2013-11-14 / Views


Dear Editor,

The First World War, also referred to as the Great War, ended on the 11th hour of the 11th day of November. Armistice Day, which was celebrated through the 1930’s, recognized the veterans of the First World War. Armistice Day was changed to Veterans Day by the Eisenhower Administration to recognize all who had served.

At nearly 680,000 strong, our state has the 11th largest veteran’s population in the United States. Of that, about one in three served before the Vietnam War and one in three served after the Vietnam War. Each year, thousands more return to Michigan from service in our Armed Forces. Currently about 17 percent of our service personnel are woman.

Governor Snyder has made Michigan veterans a significant priority by creating the Michigan Veterans Affairs Agency, working with the U.S. Department of Veterans Affairs to gain state accreditation and standardizing the veterans’ disability claim application to reduce VA backlog. The state is also making strides to help local agencies coordinate veterans’ services.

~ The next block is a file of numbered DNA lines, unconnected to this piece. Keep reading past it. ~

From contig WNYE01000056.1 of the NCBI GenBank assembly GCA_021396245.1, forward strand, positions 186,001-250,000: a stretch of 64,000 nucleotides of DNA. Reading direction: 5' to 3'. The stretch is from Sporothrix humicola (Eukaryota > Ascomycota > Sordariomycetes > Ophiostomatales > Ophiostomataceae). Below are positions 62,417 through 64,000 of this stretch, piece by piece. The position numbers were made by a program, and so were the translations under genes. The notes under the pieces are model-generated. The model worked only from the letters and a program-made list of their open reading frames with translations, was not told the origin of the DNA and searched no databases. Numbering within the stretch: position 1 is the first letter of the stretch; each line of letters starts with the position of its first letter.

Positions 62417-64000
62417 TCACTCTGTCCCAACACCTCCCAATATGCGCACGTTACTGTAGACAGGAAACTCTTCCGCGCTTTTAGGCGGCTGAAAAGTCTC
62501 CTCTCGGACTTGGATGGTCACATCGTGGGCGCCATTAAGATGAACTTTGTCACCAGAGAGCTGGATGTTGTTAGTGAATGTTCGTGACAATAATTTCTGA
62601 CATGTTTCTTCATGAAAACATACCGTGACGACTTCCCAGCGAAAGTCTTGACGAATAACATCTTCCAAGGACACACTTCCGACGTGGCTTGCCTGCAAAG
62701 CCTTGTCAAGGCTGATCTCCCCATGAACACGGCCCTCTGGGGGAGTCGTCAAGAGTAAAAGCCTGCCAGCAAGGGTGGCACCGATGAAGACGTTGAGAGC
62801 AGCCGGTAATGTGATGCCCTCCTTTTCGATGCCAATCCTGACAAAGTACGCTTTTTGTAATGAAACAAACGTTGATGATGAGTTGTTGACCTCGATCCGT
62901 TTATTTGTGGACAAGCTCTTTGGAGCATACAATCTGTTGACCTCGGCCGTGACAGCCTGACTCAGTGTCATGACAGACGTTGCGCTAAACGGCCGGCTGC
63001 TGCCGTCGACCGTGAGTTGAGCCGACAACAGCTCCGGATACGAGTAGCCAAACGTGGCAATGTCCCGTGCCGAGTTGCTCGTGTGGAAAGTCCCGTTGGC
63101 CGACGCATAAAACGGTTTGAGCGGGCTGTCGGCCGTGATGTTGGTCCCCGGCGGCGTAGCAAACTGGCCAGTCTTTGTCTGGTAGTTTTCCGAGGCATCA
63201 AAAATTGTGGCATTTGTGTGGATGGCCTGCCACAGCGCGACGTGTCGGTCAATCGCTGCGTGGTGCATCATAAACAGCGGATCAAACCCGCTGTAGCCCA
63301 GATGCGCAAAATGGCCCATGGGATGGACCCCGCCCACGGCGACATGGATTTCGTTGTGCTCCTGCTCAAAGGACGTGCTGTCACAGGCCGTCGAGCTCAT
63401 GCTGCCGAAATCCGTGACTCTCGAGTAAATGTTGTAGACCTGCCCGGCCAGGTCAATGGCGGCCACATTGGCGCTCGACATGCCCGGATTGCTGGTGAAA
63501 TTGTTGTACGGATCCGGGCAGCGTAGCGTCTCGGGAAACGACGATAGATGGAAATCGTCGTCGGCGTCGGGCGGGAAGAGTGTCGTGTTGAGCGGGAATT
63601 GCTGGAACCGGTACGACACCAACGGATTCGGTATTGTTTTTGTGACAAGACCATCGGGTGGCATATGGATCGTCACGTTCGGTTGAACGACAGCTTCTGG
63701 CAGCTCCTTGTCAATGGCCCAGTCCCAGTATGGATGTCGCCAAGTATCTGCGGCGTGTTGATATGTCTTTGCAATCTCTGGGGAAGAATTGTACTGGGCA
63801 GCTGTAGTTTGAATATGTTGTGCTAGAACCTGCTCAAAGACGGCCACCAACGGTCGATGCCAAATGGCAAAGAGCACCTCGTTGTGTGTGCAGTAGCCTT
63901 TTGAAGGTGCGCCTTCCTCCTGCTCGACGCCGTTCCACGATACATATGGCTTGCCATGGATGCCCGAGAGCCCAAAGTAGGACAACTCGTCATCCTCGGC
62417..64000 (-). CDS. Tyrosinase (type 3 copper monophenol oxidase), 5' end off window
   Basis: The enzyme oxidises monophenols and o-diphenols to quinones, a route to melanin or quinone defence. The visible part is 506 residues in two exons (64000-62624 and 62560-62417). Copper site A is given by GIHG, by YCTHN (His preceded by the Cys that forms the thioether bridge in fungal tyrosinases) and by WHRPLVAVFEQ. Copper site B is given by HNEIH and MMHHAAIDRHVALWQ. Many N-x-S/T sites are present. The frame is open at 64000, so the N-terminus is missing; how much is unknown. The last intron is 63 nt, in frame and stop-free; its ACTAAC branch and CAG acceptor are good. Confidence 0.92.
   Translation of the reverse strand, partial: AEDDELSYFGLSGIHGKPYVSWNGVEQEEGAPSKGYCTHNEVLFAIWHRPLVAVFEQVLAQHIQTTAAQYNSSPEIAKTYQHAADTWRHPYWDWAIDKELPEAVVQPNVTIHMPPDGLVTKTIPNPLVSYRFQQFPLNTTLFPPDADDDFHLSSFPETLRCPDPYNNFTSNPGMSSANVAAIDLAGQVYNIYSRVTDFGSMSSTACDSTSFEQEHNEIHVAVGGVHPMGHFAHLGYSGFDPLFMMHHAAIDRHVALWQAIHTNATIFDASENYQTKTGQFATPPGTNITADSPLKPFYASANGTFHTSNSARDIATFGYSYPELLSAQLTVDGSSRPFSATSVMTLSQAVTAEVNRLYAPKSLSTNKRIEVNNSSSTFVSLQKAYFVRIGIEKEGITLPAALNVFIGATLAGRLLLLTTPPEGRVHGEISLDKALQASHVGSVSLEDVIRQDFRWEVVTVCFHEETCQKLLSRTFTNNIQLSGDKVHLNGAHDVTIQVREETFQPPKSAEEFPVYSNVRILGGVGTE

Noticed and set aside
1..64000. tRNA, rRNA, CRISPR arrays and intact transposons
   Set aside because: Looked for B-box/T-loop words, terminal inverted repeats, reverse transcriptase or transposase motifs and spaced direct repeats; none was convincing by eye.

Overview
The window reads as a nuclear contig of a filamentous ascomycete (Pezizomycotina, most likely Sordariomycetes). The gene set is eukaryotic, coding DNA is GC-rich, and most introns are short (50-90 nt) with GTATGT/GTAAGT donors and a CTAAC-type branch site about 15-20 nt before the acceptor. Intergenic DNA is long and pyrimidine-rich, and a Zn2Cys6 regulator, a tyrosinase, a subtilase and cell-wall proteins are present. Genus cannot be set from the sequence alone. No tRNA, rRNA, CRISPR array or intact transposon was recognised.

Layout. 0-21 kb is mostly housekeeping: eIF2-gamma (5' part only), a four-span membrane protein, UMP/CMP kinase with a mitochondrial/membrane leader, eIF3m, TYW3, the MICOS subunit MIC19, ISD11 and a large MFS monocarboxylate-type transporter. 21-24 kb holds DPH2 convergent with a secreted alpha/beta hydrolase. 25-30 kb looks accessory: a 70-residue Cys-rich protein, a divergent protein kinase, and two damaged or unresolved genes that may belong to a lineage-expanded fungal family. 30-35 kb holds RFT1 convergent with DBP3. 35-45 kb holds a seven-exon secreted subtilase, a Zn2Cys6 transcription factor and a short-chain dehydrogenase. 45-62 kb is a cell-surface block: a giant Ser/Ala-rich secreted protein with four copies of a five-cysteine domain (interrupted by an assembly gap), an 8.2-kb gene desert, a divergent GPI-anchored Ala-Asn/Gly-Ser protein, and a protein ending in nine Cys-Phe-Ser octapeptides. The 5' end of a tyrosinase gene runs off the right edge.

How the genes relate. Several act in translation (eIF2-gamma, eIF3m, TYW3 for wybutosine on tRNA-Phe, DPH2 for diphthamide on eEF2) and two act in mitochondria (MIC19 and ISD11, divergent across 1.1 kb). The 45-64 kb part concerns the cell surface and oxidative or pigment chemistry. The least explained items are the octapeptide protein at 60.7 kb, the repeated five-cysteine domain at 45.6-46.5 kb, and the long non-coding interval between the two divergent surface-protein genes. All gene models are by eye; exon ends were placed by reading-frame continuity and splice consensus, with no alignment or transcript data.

As we remember those who served or are serving, please encourage them to review their benefits. Many of our mature veterans may qualify for Veteran’s Pensions or Aid and Attendance. Vietnamera veterans often qualify for Disability Compensation because exposure to dioxin or Agent Orange. Recently discharged veterans can qualify for a variety of benefits, including healthcare, education and hiring tax credits. More information may be found at Michigan.gov/veterans.

Thanks to all for their service!

Jason Allen senior policy advisor

MI Veterans Affairs Agency

Lansing, Mich.

Dear Editor,

The “wolf plan” is the wildlife management equivalent of trying to put lipstick on a pig. No matter how they dress it up, it’s still a pig.

According to the apparatchiks in the DNR, they will only consider public wolf hunts for conflict resolution, not for recreation. I guess they don’t want hunters and trappers to have any fun.